## Merits of Matplotlib

The idea behind Matplotlib can be summed up in the following motto as quoted by John Hunter, the creator and project leader of Matplotlib:

Matplotlib tries to make easy things easy and hard things possible.

We can generate high quality, publication-ready graphs with minimal effort (sometimes we can achieve this with just one line of code or so), and for elaborate graphs, we have at hand a powerful library to support our needs.

Matplotlib was born in the scientific area of computing, where** gnuplot** and** MATLAB** were (and still are) used a lot.

With the entrance of Python into scientific toolboxes, an example of a workflow to process some data might be similar to this: "Write a Python script to parse data, then pass the data to a gnuplot script to plot it". Now with Matplotlib, we can write a single script to parse and plot data, with a lot more flexibility (that gnuplot doesn't have) and consistently using the same programming language.

We have to think of plotting not just as the final step in working with our data, but as an important way of getting visual feedback during the process. Here, the interactive capabilities of Matplotlib will come and rescue us.

Matplotlib was modeled on MATLAB, because graphing was something that MATLAB did very well. The high degree of compatibility between them made many people move from MATLAB to Matplotlib, as they felt like home while working with Matplotlib.

But what are the points that built the success of Matplotlib? Let's look at some of them:

**It uses Python:**Python is a very interesting language for scientific purposes (it's interpreted, high-level, easy to learn, easily extensible, and has a powerful standard library) and is now used by major institutions such as NASA, JPL, Google, DreamWorks, Disney, and many more.**It's open source, so no license to pay:**This makes it very appealing for professors and students, who often have a low budget.**It's a real programming language:**The MATLAB language (while being Turing-complete) lacks many of the features of a general-purpose language like Python.**It's much more complete:**Python has a lot of external modules that will help us perform all the functions we need to. So it's the perfect tool to acquire data, elaborate the data, and then plot the data.**It's very customizable and extensible:**Matplotlib can fit every use case because it has a lot of graph types, features, and configuration options.**It's integrated with LaTeX markup:**This is really useful when writing scientific papers.**It's cross-platform and portable:**Matplotlib can run on Linux, Windows, Mac OS X, and Sun Solaris (and Python can run on almost every architecture available).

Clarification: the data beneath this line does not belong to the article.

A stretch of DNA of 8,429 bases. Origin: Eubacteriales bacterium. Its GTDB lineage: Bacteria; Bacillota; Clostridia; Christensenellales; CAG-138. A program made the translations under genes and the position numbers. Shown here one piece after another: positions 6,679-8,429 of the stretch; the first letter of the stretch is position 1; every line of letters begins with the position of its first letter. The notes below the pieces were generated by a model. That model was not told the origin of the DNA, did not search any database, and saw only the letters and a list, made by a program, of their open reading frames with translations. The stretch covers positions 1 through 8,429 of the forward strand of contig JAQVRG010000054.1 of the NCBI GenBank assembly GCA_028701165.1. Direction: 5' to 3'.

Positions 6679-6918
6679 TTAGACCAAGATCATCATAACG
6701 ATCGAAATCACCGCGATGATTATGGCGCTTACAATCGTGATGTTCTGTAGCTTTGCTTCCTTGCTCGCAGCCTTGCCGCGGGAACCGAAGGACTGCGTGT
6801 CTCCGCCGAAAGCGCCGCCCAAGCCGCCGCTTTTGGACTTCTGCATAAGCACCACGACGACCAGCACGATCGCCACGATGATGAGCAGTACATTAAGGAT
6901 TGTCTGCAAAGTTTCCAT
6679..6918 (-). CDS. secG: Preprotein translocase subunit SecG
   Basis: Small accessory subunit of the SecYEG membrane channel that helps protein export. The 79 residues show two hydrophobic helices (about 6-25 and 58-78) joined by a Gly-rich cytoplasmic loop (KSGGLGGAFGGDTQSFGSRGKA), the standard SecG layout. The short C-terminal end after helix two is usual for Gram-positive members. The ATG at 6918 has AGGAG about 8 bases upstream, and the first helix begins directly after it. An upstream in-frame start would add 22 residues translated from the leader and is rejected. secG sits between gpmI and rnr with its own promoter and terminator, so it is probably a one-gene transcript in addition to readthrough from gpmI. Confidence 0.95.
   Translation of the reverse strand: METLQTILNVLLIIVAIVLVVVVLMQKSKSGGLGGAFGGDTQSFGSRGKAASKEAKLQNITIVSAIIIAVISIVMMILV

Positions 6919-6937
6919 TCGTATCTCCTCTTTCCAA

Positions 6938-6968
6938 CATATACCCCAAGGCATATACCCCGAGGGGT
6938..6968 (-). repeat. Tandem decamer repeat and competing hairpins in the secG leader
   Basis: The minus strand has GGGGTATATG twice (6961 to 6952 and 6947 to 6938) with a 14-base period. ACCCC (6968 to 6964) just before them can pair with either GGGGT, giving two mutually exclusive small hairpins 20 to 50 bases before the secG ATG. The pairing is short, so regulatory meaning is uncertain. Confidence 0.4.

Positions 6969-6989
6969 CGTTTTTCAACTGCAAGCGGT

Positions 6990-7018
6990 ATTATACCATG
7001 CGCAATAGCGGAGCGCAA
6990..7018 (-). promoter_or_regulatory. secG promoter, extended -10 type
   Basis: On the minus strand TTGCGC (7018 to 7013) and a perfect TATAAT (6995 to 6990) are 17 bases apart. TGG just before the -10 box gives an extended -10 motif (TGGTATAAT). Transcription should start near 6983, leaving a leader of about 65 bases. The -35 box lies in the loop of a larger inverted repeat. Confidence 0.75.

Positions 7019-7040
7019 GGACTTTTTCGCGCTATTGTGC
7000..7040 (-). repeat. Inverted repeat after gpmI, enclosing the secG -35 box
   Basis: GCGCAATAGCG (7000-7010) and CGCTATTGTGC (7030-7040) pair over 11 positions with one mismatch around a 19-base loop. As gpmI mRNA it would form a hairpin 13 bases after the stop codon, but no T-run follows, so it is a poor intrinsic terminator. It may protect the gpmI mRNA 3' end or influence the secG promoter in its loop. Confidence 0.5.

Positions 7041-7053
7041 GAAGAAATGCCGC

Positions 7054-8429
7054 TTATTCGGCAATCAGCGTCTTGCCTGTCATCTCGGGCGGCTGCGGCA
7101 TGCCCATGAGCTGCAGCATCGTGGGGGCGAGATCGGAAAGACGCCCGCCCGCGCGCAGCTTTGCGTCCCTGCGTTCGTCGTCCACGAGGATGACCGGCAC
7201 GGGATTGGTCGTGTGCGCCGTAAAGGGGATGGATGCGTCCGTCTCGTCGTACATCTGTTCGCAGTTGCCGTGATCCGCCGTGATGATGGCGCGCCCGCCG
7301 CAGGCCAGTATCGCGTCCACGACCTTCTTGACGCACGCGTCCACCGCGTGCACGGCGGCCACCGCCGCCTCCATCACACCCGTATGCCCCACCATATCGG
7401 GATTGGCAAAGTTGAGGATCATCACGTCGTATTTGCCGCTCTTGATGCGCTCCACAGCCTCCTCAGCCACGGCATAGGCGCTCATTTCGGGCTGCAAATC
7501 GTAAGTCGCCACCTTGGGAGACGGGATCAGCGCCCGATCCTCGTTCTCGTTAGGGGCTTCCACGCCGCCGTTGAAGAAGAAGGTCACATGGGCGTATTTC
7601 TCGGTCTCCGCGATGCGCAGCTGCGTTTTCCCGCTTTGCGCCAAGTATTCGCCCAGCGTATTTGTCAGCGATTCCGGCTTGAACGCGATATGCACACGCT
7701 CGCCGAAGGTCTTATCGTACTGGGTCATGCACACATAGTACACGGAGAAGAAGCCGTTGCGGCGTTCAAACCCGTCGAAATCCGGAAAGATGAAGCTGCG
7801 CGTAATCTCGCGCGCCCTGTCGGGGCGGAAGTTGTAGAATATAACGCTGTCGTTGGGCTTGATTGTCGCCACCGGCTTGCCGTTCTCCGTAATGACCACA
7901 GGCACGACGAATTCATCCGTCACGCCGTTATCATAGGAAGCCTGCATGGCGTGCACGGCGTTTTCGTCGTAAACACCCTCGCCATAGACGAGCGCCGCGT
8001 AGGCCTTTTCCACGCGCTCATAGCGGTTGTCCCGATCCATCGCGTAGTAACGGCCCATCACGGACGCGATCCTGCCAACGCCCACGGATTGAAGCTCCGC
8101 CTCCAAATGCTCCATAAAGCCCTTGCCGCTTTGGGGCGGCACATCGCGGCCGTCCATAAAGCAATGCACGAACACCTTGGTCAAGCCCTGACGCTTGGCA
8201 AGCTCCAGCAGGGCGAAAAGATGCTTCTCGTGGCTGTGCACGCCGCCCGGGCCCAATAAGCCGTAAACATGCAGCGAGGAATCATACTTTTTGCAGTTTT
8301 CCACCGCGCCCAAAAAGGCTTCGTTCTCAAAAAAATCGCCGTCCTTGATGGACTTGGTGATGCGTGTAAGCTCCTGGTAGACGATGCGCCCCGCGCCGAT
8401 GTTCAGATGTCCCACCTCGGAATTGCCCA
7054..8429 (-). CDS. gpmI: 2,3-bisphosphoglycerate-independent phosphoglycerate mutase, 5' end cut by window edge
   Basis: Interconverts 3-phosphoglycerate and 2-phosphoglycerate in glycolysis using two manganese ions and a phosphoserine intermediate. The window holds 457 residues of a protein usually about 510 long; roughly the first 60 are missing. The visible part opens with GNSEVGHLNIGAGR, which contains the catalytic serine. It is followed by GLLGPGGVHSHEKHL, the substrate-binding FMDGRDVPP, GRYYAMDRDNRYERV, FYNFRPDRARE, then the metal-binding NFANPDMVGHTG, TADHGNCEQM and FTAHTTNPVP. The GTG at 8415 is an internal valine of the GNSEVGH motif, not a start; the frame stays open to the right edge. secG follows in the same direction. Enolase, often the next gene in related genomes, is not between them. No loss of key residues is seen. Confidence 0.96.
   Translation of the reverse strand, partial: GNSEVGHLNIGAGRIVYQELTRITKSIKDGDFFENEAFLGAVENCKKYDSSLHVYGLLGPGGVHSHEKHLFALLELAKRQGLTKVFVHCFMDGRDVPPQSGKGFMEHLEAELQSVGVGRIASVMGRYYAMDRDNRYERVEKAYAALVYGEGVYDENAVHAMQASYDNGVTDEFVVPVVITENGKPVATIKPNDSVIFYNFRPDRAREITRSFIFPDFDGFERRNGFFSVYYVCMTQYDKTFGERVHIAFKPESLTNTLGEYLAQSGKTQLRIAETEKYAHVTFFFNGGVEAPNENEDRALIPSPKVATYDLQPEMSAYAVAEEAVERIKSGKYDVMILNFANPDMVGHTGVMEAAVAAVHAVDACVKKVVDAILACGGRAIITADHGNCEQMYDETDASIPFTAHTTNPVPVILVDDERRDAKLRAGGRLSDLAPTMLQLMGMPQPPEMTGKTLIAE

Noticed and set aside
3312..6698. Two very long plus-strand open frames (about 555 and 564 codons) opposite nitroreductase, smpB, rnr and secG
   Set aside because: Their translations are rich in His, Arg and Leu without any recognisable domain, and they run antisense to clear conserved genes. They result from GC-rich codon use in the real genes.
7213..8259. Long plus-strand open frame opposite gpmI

In short, Python became very common in the scientific field, and this success is reflected even on this book, where we'll find some mathematical formulas. But don't be concerned about that, we will use nothing more complex than high school level equations.